The N Line commuter rail line's National Western Stock Show platform is under construction in north Denver on Wednesday, Dec. 6, 2017.

(Nathaniel Minor/CPR News)

After a battle over blame and money that made its way to Denver District Court last year, the Regional Transportation District is set to pay more than $30 million to the contractor building its N Line commuter rail train. 

RTD and Regional Rail Partners had each argued that the other was at fault for myriad construction delays, including land acquisition issues near the National Western Stock Show in North Denver.

The $390 million, 12.5-mile line from Denver’s Union Station to 124th Avenue in Thornton was supposed to open earlier this year, but the latest estimate puts that at spring 2020.

The settlement means both parties will release all claims and counterclaims, RTD says.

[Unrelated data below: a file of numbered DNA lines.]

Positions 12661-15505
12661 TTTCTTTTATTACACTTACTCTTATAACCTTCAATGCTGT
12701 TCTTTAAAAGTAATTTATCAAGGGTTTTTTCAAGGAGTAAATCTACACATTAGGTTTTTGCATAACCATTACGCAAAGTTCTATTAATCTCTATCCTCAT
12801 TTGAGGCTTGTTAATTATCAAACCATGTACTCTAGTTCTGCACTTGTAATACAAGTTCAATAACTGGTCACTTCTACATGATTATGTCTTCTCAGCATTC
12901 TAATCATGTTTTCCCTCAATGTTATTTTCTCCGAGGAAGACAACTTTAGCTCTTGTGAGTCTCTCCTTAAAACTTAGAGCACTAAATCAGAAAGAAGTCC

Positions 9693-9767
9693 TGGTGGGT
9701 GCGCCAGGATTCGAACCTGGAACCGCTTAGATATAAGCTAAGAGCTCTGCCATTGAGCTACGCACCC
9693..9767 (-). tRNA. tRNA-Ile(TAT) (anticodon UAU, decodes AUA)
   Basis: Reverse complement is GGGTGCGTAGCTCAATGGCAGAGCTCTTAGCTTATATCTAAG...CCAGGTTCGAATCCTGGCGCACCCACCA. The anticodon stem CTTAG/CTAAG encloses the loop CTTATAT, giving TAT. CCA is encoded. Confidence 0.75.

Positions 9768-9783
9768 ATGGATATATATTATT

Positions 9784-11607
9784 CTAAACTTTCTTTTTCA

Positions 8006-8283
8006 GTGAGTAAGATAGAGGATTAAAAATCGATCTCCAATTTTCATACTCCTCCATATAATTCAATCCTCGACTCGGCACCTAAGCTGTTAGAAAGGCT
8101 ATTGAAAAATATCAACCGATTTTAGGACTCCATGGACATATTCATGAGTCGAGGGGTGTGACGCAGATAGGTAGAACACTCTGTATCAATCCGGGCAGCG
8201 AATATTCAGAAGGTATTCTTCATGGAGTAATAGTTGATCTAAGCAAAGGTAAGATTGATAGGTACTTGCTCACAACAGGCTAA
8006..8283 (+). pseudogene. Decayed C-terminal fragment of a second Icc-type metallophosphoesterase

"We're happy to keep the project moving along, and look forward to getting it completed and opening it," RTD Public Relations Manager Tina Jaquez said Friday.

An initial $15 million payment was scheduled to be made 15 days after the board approved it Oct. 9. RTD will make two additional payments of $8.75 million each when certain project milestones are reached.

In board documents, RTD staff wrote that the settlement is an effort to get back to a “clean slate” between the parties.

“The settlement agreement expresses the goal for both parties to work together to mitigate further delays to Final Completion and to strive to achieve revenue service in 2019,” they wrote. “RRP and RTD will work collaboratively to assure, if not improve, the milestone dates.”

A spokeswoman for Regional Rail Partners did not return a request for comment.

RTD and another contractor, Denver Transit Partners, are currently suing each other in Denver District Court over issues with the A, B and G lines.​ RTD General Manager Dave Genova told board members at a meeting in October that although that conflict has escalated into lawsuits, he hopes the two parties will settle.

“We don't want it to be drawn out. We don't want, you know, the negative connotations of a lawsuit and a court case. We just want to get it resolved and do our daily business,” he said.